Our man inside the game says Seamus Coleman’s universal popularity and the upsetting nature of the break make it tempting to lynch somebody but hanging Taylor won’t help the Ireland captain.
We should talk about Chris Coleman first. Did he send Wales out in the second half on Friday night to rough Ireland up a bit? I doubt it. I caught up with the RTÉ after-match discussion of the issue but I got distracted by my admiration for Irish television sticking to the EU quota system that allows up to 66% of any panel to be not very telegenic.
I don’t think Coleman is “that type of manager’ but then again I didn’t think he would confuse Friday night’s match with something called a British derby. The Empire is over Chris and Wales drank the Brexit kool-aid. It’s just us now.
I was worried about Chris anyway having read last week that when his Dad died he threw his father’s ashes and a pint of Guinness into the Liffey, which he said was ‘a tradition.’ That’s the last time I’ll have beer battered fish in Dublin.
Is Coleman that type of manager or is Neil Taylor that type of player?
I’ve played under that type of manager. At times I have been that sort of player. And “that type of…” is generally a lazy bullshit description.
I once played for a club where the manager was very big on set-pieces. Obsessive. Winning every game with a header from a corner was better than winning the league. He was a sour sort. He knew winning with a set-piece goal ate away at the other manager’s heart. Our man dished out defeats with a complementary splash of battery acid.
We beat better teams than ours by roughing them up. Nobody said, ‘let’s make sure that we injure them today boys’. Nothing so crude. In football in England there is nothing wrong with asking your players to be physical or asking them to tackle when they should stand up and try to nick the ball away.
He asked us to tackle. Hard. Why? Because teams like Arsenal don’t tackle in training. They think tackling is an abomination. They hate it. We were the anti-Arsenal. If they hated it, we tried to excel at it. In the air, we competed manically for every 50/50 header rather than letting the ball drop and trying to pick it up.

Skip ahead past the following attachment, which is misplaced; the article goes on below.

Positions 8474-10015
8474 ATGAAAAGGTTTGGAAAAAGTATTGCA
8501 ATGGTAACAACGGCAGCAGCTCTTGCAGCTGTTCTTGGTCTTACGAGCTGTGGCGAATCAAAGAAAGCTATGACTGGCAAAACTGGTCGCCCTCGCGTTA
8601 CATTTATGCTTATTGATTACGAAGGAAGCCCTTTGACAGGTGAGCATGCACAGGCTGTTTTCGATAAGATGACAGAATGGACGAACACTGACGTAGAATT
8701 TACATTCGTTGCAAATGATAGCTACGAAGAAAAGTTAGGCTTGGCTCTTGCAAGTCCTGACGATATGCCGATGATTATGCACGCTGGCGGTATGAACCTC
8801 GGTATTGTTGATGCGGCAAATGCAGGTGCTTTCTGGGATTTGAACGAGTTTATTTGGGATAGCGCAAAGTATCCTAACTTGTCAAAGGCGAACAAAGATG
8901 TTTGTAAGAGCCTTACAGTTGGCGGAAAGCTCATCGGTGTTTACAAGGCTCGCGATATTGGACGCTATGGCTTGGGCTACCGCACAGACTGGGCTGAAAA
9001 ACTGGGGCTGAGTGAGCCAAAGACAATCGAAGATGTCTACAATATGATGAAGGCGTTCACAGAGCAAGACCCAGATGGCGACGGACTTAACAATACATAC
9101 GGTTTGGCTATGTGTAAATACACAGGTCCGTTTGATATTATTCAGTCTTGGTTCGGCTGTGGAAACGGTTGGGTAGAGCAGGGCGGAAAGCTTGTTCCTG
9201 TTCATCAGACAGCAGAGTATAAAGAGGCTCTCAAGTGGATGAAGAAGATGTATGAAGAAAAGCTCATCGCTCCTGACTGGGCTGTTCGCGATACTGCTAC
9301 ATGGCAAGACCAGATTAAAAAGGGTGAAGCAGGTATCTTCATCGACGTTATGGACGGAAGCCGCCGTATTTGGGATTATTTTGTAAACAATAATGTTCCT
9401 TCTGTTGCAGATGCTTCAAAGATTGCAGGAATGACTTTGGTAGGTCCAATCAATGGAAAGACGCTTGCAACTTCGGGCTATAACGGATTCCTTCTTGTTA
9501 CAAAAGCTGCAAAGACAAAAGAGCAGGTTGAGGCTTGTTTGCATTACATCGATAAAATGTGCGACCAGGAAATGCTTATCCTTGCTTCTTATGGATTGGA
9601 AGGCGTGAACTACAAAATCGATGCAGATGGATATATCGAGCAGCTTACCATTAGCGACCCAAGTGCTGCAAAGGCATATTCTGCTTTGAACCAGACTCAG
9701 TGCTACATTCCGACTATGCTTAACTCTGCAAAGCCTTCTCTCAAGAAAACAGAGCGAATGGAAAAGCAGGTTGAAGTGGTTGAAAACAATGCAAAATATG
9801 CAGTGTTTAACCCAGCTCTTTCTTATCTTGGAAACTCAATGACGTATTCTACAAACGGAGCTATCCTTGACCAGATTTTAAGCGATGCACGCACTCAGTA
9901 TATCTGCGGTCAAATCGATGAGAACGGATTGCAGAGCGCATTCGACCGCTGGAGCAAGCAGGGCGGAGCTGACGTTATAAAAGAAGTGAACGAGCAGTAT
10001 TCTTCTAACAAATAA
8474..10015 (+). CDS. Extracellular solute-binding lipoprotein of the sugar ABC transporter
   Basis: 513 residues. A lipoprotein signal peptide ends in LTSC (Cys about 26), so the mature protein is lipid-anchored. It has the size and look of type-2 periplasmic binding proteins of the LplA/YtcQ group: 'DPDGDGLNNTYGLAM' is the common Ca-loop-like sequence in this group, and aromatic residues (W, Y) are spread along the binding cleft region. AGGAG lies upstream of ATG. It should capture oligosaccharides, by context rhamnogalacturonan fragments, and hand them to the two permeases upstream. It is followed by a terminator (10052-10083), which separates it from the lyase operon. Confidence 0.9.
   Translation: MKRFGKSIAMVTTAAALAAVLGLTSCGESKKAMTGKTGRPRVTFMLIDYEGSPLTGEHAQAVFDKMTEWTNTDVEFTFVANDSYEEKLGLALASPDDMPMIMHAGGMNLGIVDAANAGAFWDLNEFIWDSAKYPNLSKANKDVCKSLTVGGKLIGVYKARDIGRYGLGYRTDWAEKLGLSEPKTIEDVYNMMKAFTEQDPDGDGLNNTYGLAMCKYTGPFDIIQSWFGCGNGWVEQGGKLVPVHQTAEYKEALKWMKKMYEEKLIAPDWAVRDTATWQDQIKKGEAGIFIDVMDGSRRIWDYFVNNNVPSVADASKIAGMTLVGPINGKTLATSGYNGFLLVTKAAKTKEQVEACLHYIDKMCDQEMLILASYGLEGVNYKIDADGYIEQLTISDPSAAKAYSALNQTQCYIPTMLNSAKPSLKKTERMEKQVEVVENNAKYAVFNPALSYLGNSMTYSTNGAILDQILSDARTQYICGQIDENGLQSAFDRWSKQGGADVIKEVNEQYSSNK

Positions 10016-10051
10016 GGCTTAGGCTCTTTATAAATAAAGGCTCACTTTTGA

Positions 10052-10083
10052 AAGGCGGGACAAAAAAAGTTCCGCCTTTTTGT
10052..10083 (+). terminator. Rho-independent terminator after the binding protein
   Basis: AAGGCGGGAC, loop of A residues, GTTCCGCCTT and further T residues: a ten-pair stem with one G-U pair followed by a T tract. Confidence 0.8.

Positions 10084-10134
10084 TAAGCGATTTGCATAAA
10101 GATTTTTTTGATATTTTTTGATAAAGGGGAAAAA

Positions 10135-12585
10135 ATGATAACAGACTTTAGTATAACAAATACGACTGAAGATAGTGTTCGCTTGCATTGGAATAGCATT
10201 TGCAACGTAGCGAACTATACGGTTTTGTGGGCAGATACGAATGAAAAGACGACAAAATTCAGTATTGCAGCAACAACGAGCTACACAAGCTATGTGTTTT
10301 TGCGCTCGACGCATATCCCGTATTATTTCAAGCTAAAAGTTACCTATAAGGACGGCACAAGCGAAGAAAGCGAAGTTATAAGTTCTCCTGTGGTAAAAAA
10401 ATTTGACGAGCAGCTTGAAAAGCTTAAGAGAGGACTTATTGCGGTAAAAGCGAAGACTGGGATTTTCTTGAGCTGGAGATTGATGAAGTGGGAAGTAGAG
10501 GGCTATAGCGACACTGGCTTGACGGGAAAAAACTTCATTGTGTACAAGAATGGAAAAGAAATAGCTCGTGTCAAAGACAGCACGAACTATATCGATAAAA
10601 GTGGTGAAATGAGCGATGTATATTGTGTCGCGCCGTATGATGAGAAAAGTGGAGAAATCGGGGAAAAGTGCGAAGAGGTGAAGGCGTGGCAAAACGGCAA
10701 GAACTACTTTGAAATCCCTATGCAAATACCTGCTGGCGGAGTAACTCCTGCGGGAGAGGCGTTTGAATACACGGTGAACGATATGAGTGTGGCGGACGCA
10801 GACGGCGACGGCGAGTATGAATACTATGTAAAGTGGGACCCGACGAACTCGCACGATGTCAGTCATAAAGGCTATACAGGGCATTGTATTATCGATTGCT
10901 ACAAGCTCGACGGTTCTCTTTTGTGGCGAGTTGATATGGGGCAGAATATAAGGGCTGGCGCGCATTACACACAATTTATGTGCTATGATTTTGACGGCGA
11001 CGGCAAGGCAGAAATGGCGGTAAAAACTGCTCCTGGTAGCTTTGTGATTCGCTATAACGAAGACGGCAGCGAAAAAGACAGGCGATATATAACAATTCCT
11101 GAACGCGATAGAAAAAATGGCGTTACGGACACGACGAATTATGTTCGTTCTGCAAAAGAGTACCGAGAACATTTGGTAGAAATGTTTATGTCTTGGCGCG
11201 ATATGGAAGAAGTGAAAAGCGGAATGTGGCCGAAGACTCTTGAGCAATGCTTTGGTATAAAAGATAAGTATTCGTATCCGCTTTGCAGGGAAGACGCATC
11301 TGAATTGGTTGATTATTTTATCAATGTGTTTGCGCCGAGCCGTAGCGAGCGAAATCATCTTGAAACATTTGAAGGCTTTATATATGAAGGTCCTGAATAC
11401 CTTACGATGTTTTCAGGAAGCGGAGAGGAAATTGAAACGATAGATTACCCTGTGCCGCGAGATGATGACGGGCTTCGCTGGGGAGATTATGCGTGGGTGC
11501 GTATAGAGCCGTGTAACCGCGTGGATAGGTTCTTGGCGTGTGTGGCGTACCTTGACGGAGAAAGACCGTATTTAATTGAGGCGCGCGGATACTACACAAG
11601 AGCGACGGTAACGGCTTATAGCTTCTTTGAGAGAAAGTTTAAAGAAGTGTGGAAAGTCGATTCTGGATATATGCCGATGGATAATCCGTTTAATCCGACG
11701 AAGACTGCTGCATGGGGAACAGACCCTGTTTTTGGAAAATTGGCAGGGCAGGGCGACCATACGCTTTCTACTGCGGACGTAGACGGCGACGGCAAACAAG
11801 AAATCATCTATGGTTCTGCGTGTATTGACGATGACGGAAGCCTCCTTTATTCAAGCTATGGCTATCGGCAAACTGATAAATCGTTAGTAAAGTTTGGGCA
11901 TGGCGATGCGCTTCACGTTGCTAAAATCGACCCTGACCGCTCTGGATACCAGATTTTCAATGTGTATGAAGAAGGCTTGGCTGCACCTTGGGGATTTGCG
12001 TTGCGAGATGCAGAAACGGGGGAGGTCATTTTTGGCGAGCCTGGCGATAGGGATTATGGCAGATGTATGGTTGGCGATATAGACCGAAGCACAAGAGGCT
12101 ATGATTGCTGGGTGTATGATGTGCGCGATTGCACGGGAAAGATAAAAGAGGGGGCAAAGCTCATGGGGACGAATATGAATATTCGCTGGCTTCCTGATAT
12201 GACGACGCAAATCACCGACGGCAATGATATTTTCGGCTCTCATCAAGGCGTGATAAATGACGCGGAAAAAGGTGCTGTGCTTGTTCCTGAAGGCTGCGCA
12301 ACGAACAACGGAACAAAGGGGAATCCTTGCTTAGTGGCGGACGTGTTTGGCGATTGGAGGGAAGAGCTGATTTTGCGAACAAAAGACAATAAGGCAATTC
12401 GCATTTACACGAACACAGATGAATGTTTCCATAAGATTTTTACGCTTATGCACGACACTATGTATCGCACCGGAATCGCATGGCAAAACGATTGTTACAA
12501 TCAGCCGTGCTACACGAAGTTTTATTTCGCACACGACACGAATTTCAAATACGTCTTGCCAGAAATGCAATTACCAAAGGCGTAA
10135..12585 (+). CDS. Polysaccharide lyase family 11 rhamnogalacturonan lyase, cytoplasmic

Corners were our high art. I’d be instructed to go across the near post, centre-half number one to go across the middle and centre-half number two to go across the back post. The gaffer didn’t care if we all missed the ball so long as somebody put Fabianski through the net.
The gaffer offered to waive the fine we had in place as a squad for avoidable bookings so long as the keeper ended up sitting in row R. He was so adamant that I thought we could have got away with demanding a small bonus as well.
Injuries happened of course. To us and to them. I smashed my knee trying to put a goalkeeper into the stand. Our striker dislocated his shoulder jumping so high his knee introduced itself to the side of Vincent Kompany’s face. Our goalkeeper almost lost his eye rushing to the feet of an oncoming player who liked to use football as a way of covering up his tendency to maim other human beings.
Were we dirty? Sure, but only when we were told to be. Our livelihood depended on doing what an overbearing, hectoring manager told us to do. And we did it. Sadly.
What it mainly made us was inferior. A few years ago Xabi Alonso spoke about the tackle.
“Tackling is not really a quality, it’s more something you are forced to resort to when you don’t have the ball. You would come across an interview with a lad from the youth team and they’ve asked him his age, his heroes as a kid, and his strong points. And he would say things like shooting and tackling. I can’t get into my head that footballing development would educate tackling as a quality.
“That concept is alien to our football culture in this part of the world. The tackle is the last resort of the inferior player.”